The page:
Lithium-ion batteries have continued to become a popular choice in edge computing and larger data centre applications. They offer several advantages over traditional valve-regulated lead-acid (VRLA) batteries and are deployed in many single and three-phase uninterruptible power supply (UPS) systems today.
Their benefits include longer operational lifetimes, smaller size and weight for equivalently rated systems and faster recharge cycles. New technological developments and larger volume shipments have also helped to reduce their cost premium, which has in turn increased their appeal.
Some tradeoffs are of course inevitable, as is the need for new procedures to ensure safe handling and optimal operation of Li-ion UPS systems. A new White Paper from Schneider Electric, the leader in digital transformation of energy management and automation, offers a comprehensive guide to Li-ion technologies and the capabilities associated with their deployment in UPS systems.
Entitled White Paper #231 “FAQs for Using Lithium-ion Batteries with a UPS”, the paper provides key guidance on essential topics concerning Li-ion batteries in a question-and-answer format. It begins with a brief description and comparison of the essential science underlying both Lithium-ion and VRLA chemistry and continues to describe variations in available Li-ion batteries, including how they can best be deployed within specific data centre applications.
Also discussed are the numerous advantages Li-ion batteries deliver over their VRLA counterparts, including their size, weight and operational lifetime. An explanation of why one must currently pay an increased price premium for Li-ion compared with VRLA technology is also provided, with reasons why one can expect that disadvantage to diminish over time. For example, the cost of Li-ion has already reduced, being 10 times more expensive than VRLA just a few years ago, to only 1.2 to 2 times more expensive as of 2018.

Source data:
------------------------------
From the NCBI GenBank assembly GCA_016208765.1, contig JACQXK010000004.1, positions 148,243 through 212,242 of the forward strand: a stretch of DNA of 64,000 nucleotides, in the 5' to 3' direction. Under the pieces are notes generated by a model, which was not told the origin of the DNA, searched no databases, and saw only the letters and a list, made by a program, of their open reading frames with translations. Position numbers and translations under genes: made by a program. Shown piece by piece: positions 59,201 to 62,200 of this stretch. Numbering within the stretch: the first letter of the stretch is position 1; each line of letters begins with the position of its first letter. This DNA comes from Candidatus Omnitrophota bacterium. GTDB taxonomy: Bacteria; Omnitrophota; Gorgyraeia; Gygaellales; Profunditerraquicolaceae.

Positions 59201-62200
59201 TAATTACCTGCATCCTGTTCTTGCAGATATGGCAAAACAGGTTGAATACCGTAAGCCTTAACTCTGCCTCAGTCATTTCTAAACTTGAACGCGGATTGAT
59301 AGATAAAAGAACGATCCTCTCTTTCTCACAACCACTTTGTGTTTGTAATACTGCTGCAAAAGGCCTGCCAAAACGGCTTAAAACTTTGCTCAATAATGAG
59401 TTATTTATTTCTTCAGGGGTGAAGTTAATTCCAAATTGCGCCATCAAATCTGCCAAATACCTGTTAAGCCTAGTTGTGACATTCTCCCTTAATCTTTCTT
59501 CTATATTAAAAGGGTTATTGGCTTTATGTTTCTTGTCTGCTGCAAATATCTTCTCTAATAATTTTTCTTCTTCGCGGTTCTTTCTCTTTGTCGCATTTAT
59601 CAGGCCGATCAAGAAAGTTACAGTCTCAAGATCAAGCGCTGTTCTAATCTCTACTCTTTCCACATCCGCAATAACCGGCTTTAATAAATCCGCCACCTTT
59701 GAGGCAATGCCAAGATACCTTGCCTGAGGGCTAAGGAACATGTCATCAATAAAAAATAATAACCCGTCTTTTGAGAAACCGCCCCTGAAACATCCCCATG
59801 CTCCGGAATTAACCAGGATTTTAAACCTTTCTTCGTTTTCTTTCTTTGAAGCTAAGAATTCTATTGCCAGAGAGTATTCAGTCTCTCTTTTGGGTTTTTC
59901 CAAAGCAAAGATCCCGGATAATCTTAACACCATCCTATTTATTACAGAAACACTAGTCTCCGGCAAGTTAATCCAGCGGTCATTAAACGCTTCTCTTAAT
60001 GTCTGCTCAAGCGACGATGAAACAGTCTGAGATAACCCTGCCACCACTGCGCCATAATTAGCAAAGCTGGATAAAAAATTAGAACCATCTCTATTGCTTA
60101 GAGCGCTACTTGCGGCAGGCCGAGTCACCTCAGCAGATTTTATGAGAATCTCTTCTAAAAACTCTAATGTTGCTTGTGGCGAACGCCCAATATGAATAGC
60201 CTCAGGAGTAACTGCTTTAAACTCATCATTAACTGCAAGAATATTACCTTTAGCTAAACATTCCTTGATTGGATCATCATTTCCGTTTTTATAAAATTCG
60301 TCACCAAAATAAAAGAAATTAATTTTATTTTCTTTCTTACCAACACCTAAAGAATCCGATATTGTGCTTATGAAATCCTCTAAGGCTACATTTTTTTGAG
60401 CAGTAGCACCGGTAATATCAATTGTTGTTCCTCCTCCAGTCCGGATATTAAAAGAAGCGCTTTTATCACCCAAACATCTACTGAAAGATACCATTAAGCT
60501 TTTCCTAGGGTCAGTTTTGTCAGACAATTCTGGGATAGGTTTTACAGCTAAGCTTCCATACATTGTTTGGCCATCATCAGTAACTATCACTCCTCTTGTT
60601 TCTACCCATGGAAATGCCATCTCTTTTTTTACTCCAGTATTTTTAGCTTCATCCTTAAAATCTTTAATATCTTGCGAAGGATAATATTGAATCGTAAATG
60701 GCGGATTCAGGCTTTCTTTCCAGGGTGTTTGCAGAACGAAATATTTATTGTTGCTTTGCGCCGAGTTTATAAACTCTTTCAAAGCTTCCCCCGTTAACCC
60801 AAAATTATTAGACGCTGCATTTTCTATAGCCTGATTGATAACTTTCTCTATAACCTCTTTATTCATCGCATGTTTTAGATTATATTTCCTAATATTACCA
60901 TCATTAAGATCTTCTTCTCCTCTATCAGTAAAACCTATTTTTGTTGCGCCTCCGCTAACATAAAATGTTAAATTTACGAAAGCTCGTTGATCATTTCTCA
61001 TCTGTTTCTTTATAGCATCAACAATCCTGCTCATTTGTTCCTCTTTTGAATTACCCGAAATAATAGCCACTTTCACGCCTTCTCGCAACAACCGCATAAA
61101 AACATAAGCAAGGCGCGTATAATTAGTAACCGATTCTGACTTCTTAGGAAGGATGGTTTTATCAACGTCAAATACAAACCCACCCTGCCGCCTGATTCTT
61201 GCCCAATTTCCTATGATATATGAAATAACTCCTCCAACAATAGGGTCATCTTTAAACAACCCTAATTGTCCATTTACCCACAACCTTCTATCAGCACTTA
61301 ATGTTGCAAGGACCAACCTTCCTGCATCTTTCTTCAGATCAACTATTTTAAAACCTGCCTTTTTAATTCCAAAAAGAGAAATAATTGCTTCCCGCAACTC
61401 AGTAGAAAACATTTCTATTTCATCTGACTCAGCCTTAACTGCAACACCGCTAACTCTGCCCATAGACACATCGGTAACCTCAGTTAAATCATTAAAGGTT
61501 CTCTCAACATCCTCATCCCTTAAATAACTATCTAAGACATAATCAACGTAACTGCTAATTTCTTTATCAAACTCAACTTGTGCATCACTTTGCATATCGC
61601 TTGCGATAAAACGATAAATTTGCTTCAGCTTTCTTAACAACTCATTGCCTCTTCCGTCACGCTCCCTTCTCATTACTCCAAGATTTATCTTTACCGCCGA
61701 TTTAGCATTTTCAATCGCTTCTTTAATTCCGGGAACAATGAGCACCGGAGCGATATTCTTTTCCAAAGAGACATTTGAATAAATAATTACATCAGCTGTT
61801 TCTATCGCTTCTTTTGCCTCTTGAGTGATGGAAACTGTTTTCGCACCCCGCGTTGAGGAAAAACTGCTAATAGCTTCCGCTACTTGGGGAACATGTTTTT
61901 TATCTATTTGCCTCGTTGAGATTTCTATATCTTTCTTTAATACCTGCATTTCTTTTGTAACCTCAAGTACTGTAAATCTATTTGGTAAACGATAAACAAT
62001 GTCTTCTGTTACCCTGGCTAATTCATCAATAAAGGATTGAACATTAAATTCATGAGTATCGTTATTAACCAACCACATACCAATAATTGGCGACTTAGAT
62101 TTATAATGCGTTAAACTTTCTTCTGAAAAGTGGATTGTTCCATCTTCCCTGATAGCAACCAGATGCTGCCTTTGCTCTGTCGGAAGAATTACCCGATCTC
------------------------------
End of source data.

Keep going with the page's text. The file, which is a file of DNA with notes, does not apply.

The paper discusses how use of Li-ion delivers a a lower total cost of ownership (TCO) through its longer lifecycle, greater tolerance to high operating temperatures and ease of maintenance. Due to their chemical composition, they do not contain hazardous materials, as do lead-acid batteries, allowing them to be discarded more easily after use without damaging the environment. As their use gains in popularity and perhaps becomes more regulated, it is expected that more sustainable opportunities will evolve to recycle used large format li-ion batteries and recover the materials contained within.
Depending on the design configuration of a UPS, it may also be possible to substitute Li-ion batteries for the existing VRLA units with only a change in firmware required. However, this will depend on other elements of the UPS such as the inverter, charger and mechanical design being compatible with the different batteries.
The paper discussed compares how regulations for transporting Li-ion batteries will depend on the size and quantity of units being shipped, although batteries of any type will face restrictions based on safety requirements for transportation.
White Paper No 231 “FAQs for Using Lithium-ion Batteries with a UPS” is available now for free download by visiting http://www.apc.com/wp?wp=231.